I quickly consulted my mom who found out I was able to get back on her insurance because I was still under the age of 26. Phew. That gigantic bullet had been dodged. Signing up Seth for insurance should be easy, because he's still healthy and obviously not the pregnant one. WRONG. Seth was denied health insurance because I was pregnant. No, I was not trying to sign up with the same insurance with, I was not planning on signing up the baby after he was born on Seth's insurance. Seth was denied because of me. A medical situation that he was not physically connected to. Yes of course connected by me being his wife and him being 50% of the blame in the pregnancy...but you get what I'm saying.

We have the help of an awesome insurance agent who scoured the disclaimers and small print to see how we could get around this mysterious rule against husbands who have pregnant wives. We got lucky with Kaiser -- the wording of the particular question about spousal pregnancy provided a loophole for us and we are grateful. While Seth has not had to use his insurance yet, the protection alone makes us able to sleep at night.

As our shocking pregnancy set in, we started asking the basic questions about how we would afford everything and what the insurance would cover. I found out that the baby would only be covered for 30 days after he was born on my moms insurance, and we would once again be searching for coverage while simultaneously trying to figure out this new parenting gig. That sounds like fun.

Is it though? Should we see if this works before we attempt to bar it from having the chance to work?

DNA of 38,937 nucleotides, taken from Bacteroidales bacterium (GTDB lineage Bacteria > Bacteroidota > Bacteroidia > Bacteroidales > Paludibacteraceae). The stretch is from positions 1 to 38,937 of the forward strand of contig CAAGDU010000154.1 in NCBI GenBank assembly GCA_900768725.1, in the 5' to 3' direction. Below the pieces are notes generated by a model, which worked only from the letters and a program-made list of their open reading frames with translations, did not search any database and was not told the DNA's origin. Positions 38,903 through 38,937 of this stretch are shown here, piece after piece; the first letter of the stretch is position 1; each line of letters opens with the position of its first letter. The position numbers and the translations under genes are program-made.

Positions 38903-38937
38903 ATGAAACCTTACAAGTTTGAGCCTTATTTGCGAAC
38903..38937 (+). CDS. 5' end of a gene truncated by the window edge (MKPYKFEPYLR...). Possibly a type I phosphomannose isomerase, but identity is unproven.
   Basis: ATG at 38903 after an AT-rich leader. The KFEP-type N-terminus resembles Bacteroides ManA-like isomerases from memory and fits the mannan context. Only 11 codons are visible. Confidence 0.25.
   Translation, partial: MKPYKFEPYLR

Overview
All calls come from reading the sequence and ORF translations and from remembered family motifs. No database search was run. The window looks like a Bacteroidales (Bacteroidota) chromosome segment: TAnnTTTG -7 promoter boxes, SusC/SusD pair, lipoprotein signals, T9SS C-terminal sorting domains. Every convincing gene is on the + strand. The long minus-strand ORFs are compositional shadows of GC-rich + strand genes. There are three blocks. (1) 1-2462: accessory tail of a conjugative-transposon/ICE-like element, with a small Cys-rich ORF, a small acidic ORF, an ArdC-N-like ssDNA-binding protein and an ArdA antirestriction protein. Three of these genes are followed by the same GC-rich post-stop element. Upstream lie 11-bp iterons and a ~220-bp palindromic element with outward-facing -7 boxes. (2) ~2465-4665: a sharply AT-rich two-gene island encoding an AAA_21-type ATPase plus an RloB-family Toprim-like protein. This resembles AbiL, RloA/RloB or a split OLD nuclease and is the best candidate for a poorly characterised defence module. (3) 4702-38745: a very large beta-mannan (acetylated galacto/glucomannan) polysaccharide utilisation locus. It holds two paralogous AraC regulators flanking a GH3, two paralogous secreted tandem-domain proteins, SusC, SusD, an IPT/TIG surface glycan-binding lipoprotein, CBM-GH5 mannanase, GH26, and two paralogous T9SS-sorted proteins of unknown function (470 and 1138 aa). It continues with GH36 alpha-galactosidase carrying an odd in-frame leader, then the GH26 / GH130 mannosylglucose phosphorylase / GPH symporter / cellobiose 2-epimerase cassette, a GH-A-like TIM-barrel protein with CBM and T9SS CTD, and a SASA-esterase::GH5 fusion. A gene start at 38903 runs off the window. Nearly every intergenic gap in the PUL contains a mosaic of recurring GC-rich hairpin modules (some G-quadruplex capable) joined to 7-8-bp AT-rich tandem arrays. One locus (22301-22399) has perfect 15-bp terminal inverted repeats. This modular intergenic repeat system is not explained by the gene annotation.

I have spent the last few months safely protected by my mom's insurance, but also looming above my head is what we will do when this baby is born. State medicaid & state funded baby care is available, I think, but is my perfect little baby going to get sub-par care because he has state funded insurance? The industry that I work in has given me a lot of insight into what state medicaid & medicare buys you and it isn't much. The county hospitals are frequently crowded with long lines, full waiting rooms, and sick, crying babies.

Here I am puzzled by a few things.
Why can I stay on my moms policy, and not the baby?

Why is state funded insurance the only option financially for us? Further, is it even an option or are we going to be barred from getting it because we make too much money?

Where did we get the idea that our jobs should be the one providing health care? Most countries don't work that way.

Why does health care cost SO much money? Remember that $10,000 bill? We are stuck with $2,000 and will be paying it off for the next 3 years. Can I tell you what they did? They sat me in a room, took my blood, did a quick ultra sound and told me to go see my regular doctor.

Why aren't health insurance companies and health care corporations called out for their behavior? Why are they allowed to deny my husband because of my pregnancy, or a woman for a non-cancerous mole on her back, or a young man that has athletic induced asthma? People are denied for things that are extremely simple to take care of -- or for things that have nothing to do with their physical condition.

The thing about this health care debate that has me most frustrated is that healthcare should have NOTHING to do with politics. I think the reason the politicians, particularly Obama, are stepping in is because the insurance companies are gigantic, greedy corporations who deny and refuse coverage for ridiculous reasons and people are left out in the cold. Obama is stepping in because the people he is paid to protect aren't getting adequately cared for.